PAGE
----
From the professor’s desk:
In our Intercultural Communication course, we explored the idea that in American (and much of Western) culture, we equate wellness with movement, both literal and figurative.
Sure, physical movement contributes to physical wellness – many of us try to move our bodies every day. But the metaphor of movement works in a number of other contexts, like work and spirituality.
Work-wise, we’ve been conditioned to think of our careers as “healthy” if we can map them on a linear, upward trajectory. We talk about “climbing the ladder” and “hitting the ceiling.” We judge ourselves, and each other, by vertical moves vs. horizontal ones, and often feel defeated if we have to make a lateral move or start over in a new line of work (thus “returning to the bottom”).
This way of thinking is limiting. It prevents us from considering the personal growth enjoyed over a lifetime of work, regardless of job titles or “advancement” in the conventional sense. Not everyone can (or wants to) be in charge, be the leader, be at the top of the pyramid. But we’re told we’re supposed to aspire to that. I’m reminded of an episode of Ally McBeal where Ally (an attorney) assumes that Elaine (her secretary) must be dissatisfied with her job because it’s less socially prestigious. Elaine tells her, “Newsflash, Ally – I *like* being a secretary.” Elaine enjoys being the helper and organizer, and taking part in the world of the law firm – she doesn’t need to be a lawyer to do it.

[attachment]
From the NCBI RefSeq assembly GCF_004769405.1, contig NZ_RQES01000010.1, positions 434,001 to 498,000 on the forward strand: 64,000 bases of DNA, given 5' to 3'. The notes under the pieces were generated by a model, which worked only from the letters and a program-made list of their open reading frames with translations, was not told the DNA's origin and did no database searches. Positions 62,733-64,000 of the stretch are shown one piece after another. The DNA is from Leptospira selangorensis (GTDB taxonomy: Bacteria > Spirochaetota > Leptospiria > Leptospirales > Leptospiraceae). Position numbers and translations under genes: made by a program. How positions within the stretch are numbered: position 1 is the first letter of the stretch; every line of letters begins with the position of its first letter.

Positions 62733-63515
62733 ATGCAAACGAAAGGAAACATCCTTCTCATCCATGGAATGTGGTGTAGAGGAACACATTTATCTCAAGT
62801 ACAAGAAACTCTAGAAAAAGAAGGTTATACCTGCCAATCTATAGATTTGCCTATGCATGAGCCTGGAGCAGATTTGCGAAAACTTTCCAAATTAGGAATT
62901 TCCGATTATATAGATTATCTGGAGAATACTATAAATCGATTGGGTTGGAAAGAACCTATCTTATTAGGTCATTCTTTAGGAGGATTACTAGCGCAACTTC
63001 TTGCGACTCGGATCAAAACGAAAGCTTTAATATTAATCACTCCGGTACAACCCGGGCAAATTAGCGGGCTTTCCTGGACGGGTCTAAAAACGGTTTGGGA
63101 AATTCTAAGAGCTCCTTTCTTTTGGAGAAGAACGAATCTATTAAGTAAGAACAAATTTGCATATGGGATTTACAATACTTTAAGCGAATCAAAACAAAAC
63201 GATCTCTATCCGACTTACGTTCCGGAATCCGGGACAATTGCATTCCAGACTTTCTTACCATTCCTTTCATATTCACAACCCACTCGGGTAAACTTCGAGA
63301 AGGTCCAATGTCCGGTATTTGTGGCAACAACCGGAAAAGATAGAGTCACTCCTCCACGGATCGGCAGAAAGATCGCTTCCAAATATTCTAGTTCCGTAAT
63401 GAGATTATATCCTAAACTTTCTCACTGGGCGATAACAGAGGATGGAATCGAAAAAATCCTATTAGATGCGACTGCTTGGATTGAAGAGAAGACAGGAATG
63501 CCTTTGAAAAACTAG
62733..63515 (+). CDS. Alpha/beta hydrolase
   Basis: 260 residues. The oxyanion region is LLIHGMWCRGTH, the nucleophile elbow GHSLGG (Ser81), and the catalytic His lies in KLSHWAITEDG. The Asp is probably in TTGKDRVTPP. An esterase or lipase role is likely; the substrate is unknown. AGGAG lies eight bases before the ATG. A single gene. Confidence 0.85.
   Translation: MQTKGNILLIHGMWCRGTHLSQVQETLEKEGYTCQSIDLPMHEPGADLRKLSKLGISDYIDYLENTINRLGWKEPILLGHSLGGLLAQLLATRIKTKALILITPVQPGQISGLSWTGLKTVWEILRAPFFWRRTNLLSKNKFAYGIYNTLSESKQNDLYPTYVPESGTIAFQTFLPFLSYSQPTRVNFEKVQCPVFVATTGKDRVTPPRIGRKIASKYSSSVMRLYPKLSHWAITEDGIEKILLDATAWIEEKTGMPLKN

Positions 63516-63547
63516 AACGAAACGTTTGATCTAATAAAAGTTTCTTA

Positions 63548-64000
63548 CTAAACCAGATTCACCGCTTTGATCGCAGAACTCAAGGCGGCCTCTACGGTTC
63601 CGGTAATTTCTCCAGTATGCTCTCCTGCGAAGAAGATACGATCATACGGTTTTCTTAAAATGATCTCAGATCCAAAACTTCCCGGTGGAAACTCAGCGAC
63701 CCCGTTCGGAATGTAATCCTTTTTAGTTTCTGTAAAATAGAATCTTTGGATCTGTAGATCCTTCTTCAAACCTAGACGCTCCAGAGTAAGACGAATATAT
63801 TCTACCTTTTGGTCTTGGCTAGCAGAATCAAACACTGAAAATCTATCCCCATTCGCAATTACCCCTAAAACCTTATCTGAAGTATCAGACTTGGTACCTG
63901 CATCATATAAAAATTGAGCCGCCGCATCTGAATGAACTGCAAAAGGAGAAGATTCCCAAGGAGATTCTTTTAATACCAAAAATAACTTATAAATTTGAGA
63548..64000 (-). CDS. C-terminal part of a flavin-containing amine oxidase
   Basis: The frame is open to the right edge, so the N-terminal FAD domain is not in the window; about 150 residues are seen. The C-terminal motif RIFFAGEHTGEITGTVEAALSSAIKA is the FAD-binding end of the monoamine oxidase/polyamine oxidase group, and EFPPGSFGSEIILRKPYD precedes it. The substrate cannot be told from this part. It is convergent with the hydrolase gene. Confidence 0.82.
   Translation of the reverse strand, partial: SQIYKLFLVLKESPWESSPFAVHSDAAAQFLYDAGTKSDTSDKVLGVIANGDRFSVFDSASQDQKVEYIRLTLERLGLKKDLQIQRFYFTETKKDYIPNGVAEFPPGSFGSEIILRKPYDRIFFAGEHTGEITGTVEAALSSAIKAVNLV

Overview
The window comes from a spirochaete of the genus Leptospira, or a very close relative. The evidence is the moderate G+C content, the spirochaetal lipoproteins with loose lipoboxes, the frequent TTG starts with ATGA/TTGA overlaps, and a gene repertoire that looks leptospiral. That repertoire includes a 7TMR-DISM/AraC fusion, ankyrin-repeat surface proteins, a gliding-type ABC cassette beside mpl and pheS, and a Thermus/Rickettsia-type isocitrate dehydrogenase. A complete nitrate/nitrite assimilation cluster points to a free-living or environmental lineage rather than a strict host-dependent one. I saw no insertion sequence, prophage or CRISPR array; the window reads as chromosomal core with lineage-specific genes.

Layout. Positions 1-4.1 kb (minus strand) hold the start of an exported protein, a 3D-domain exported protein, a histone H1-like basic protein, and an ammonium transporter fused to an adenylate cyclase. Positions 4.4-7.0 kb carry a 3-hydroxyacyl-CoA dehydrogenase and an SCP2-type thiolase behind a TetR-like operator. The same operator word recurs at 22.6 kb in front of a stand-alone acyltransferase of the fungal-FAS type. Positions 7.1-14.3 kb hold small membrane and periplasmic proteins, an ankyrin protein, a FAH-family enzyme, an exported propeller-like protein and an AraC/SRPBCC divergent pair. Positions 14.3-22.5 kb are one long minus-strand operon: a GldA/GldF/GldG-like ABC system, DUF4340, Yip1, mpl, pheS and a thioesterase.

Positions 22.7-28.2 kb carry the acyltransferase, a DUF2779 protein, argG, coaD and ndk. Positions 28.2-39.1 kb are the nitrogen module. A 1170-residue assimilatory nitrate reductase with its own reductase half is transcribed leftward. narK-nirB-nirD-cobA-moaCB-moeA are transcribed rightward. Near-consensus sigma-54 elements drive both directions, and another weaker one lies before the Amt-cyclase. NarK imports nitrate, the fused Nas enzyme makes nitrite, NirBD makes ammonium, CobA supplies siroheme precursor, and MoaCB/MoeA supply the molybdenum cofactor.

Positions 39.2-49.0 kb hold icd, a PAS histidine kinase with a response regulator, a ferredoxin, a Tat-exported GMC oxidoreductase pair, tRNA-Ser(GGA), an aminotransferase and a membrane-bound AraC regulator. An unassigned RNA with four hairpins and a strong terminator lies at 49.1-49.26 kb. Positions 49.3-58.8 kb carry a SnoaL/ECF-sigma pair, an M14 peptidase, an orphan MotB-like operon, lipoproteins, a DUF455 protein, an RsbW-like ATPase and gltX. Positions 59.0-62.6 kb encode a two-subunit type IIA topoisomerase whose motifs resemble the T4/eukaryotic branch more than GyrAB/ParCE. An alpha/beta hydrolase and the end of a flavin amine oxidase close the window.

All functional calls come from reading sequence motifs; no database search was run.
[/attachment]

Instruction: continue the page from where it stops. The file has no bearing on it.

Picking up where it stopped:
I find it disheartening when friends, family, and students feel like they’ve failed if they get laid off, don’t get promoted, or if their career trajectory stalls.
I’ve started over SO many times. I’ve been a restaurant manager, a retail store manager, a banker, and a host of other things, and was in my 40s before I figured out “what I wanted to be when I grew up” (I’m doing it now). That’s ok. We all know people who’ve had definite career aspirations since they were small. That’s ok too. We all arrive by different roads.
Returning to this idea of wellness and movement, we also explore the idea of mental and spiritual health. What does it mean to move forward in those areas? Again, for many of us, it’s a long and winding road. We try to impose order on it, but it’s not always orderly. And it doesn’t have to be.
The bottom line: Life unfolds, and it can surprise you every day. Plans can get derailed in a second. Unexpected opportunities arise. If we want to find happiness along the way, we must sometimes detach from our planned trajectories and see what happens. And trust that we’ll be strong enough to weather it.
Ponder this: There are times when movement means being still.
How do you communicate about wellness of body, mind, and spirit? Are these messages helpful? How might you rethink the idea of total wellness?